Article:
Chris Knipp Writing: Movies, Politics, Art

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PostPosted: Tue Jul 19, 2016 8:56 pm 
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Wall Street secrets hidden in the Maine woods

This micro-indie brings to mind Shane Carruth's much admired time travel debut, Primer. It too is an occult sci-fi tale whose details may be intriguingly hard to figure. It's summertime on the Maine coast. In an opening that brings to mind Rohmer's Conte d'éte or Rivette's Céline and Julie Go Boating ("by way of David Lynch," as Eric Kohn aptly puts it), Helen (Rosalie Lowe) calls in Charlie (Annabelle Lemieux) to spend the summer helping her in her work. This seems unusual, because Helen is a forest ranger, traditionally a solitary job. But Helen's work, as she explains in a somewhat stilted set of speeches (the acting is either Brechtian, or incompetent; but the young women are charming and pretty), isn't the usual scanning of surveillance cameras to spot fire in the woods.

Oh no. Helen has been able to make canny predictions of financial market developments using instinctive readings of the CCTV footage on the video screens, impulsive jottings on the stock market page of the paper, and the like. And she's getting generous daily checks from unidentified Wall Street clients who use the market trend information she provides. Charlie's just going to be a dogsbody, fetching groceries, occasionally going out to the forest to check cameras and sites against the pictures sent back to the handsome, minimal Maine manse they occupy.

Charlie settles in comfortably, claiming to enjoy the solitude and boredom, till she gets fed up with Helen's mystification and has a late-night scream-fest with her (a workout for acting neophytes), which is completely forgotten thereafter. She reads an apocalyptic Japanese novel about a recluse, Kôbô Abe's The Ark Sakura, and when in the woods where satellite reception seems better has cryptic confabs with her bf ("Orange." "86 the communiqué..."): it seems witty to cut the audience out of cell-phone chatter, make it as irrelevant to others as it usually is in real life. The filmmakers stick in more oddball hints than anybody but future cultists can parse, askew objects, oddly parallel symbols, a visit to a show of intriguingly strange paintings (bad Francis Bacons?), wood "frames" hanging in the woods whose ratio parallels the film's 4:3 format.

The film has occasional scary or spooky moments, such as the inexplicable power outages, and the sudden appearance of a skinny, odd old man, Herbert (Tom Lloyd), who turns out to be keeper of the local lighthouse, and who recites his lines in a singsong (occasionally remembering to put on a Maine accent) that shows no acting skill whatever. One can largely agree with Jackson Walker, an IMDb viewer-critic, who says this film is "awful," with "flat" acting, "jerky" editing, "sub-par" lighting and most of its "dialog poorly ADRed" (i.e., post-synched) - yet insists he loves it ("This movie is terrible, you should go watch it!") and gives it a ten, because he finds its bizarre, baffling quality appealing and cultish. This is guaranteed to be true for some, its Happy Few.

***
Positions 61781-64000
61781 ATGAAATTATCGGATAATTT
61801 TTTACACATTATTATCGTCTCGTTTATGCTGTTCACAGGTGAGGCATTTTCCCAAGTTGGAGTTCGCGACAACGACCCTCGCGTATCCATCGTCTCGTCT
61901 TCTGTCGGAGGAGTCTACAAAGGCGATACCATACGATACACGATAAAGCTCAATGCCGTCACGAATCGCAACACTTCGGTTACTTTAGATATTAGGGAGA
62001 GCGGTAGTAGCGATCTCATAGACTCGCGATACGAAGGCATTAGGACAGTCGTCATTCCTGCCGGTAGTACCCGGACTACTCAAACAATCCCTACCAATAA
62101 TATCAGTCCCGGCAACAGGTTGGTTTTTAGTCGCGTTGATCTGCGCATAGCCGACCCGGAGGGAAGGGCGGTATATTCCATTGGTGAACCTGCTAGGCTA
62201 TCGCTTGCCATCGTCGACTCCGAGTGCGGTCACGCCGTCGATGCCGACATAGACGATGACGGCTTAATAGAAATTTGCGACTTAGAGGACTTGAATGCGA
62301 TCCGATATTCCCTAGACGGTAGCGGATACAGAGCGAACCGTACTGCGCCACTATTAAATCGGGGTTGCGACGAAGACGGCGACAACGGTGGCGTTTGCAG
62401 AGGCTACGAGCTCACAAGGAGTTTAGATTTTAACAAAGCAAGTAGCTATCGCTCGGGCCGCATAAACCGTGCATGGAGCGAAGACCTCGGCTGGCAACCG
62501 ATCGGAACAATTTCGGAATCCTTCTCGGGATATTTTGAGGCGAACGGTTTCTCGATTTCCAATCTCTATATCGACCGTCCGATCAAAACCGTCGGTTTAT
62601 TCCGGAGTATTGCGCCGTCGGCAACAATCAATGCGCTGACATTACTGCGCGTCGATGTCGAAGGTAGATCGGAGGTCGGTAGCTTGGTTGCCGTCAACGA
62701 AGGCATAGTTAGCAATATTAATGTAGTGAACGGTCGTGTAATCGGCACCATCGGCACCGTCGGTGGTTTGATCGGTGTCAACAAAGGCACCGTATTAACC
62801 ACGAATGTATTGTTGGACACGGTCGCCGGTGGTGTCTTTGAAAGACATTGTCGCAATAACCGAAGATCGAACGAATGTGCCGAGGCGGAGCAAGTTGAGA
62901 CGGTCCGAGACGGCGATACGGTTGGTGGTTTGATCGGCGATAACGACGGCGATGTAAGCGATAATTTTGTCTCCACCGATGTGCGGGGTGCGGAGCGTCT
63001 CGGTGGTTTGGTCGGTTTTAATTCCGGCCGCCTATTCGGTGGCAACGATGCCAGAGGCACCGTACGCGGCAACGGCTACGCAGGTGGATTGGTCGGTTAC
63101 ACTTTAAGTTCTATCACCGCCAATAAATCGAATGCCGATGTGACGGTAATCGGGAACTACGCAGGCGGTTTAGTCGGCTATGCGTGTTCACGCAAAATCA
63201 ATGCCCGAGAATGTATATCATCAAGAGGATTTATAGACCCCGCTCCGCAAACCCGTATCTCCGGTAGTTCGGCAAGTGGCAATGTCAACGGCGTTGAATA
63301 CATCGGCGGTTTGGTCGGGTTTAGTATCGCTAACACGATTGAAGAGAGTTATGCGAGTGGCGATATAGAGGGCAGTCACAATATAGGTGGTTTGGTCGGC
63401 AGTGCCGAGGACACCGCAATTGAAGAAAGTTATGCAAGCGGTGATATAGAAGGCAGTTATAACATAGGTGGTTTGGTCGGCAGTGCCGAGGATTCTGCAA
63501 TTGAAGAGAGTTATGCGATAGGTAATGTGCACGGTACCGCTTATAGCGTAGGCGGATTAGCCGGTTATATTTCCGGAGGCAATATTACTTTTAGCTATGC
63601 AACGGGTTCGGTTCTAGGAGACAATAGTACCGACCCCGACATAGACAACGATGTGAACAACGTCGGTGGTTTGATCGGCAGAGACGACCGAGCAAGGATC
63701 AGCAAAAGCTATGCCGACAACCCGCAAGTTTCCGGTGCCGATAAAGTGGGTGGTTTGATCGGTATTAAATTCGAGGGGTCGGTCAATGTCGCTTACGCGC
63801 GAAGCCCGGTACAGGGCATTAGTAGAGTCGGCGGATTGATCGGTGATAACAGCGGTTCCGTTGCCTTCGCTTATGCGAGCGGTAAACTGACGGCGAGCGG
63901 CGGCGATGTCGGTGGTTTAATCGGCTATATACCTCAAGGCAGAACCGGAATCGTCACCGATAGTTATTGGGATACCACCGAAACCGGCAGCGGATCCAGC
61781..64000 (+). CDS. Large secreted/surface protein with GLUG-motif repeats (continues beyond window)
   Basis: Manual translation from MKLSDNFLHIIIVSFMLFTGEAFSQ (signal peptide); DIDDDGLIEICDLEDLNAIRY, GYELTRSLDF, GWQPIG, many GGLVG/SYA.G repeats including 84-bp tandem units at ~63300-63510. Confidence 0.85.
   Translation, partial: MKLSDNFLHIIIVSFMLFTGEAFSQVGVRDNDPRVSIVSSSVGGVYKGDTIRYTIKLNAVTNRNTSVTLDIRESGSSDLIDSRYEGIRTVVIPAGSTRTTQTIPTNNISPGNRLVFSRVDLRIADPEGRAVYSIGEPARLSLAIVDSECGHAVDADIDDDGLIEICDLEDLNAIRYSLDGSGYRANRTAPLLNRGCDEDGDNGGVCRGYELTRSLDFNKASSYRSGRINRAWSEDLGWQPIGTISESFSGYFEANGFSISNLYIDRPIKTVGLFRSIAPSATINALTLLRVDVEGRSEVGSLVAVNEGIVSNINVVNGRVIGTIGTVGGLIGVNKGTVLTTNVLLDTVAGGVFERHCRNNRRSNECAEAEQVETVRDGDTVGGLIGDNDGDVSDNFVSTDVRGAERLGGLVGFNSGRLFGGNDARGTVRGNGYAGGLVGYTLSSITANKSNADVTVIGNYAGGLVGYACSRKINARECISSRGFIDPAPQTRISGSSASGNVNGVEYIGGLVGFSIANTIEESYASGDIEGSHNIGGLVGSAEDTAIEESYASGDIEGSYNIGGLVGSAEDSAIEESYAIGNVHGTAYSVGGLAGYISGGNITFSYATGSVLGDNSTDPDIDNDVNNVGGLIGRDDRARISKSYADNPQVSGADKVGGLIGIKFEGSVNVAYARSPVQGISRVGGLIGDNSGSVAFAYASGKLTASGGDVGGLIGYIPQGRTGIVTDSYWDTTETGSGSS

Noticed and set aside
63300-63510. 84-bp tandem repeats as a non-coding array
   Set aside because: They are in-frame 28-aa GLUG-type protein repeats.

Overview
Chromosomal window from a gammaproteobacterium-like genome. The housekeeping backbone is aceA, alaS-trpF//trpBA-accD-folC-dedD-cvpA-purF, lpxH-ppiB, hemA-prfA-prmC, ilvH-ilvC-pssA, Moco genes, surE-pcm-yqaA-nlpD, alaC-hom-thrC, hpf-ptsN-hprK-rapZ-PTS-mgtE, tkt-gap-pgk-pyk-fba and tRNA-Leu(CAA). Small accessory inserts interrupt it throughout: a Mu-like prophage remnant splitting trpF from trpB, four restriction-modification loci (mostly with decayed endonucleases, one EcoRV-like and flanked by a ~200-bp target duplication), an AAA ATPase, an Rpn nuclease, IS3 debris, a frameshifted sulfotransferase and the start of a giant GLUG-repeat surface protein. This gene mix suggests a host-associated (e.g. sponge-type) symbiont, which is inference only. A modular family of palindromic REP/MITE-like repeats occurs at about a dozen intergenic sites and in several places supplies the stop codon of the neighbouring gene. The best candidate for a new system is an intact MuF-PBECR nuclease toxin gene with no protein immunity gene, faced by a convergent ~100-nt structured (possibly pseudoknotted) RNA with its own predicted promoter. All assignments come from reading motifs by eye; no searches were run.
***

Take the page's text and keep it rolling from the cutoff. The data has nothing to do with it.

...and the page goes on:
The phantasmagoric science seems less well worked out or illustrated than in Carruth's film, even if one is kept puzzled throughout. On the other hand there is much to enjoy in the visuals and the music. The former are shot on Super16 film donated by Kodak, and nicely processed to convey the delicate colors of New England summer. However cameraman Chris Messina's efforts at handheld work out of doors may falter, the young women, the house, the woods, and the fresh summer atmosphere can all be appreciated.

The location is Port Clyde, Maine. The place where the young women stay and work is the historically preserved Porter House. "Built in 1820. It was occupied by Russell W. Porter, an astronomer and arctic explorer. It is offered as a summer vacation rental," its Facebook page explains. Though it looks a little too perfect for these events to be happening there, it is a gem both inside and out. The original music by the Japanese pop experimentalist Keiichi Suzuki, who has scored for Takeshi Kitano's films, is another subtle pleasure, at once haunting and light. To carry through the Japanese theme two Japanese men come calling in the last reel to give Helen an even more lucrative assignment, whose nature they refuse to specify. Doubletalk it would seem becomes doubly double when delivered in Asiatic intonations.

For the Plasma, 93 mins., had its world premiere at BAMcinemaFest in June 2014, the only film so honored there (Richard Brody wrote a report for The New Yorker at the time), and showed at eight other small festivals. Factory25 is releasing it theatrically in New York City at Anthology Film Archives and on the Internet 21 July 2016. Mike D'Angelo's review for AV Club puts it in its place and gives it its due.

Bingham Bryant, who wrote, produced, and coedited, is also the producer of the Argentinian-US coproduction Dear Renzo that will be debuting in festivals in the fall of 2016. He is working on preproduction of Arnheim, a feature to be shot in fall 2016. Kyle Molzan, co-director and co-editor, is currently readying a feature based on the prolific Belgian novelist Georges Simenon's years in America. Both live in Brooklyn, New York.


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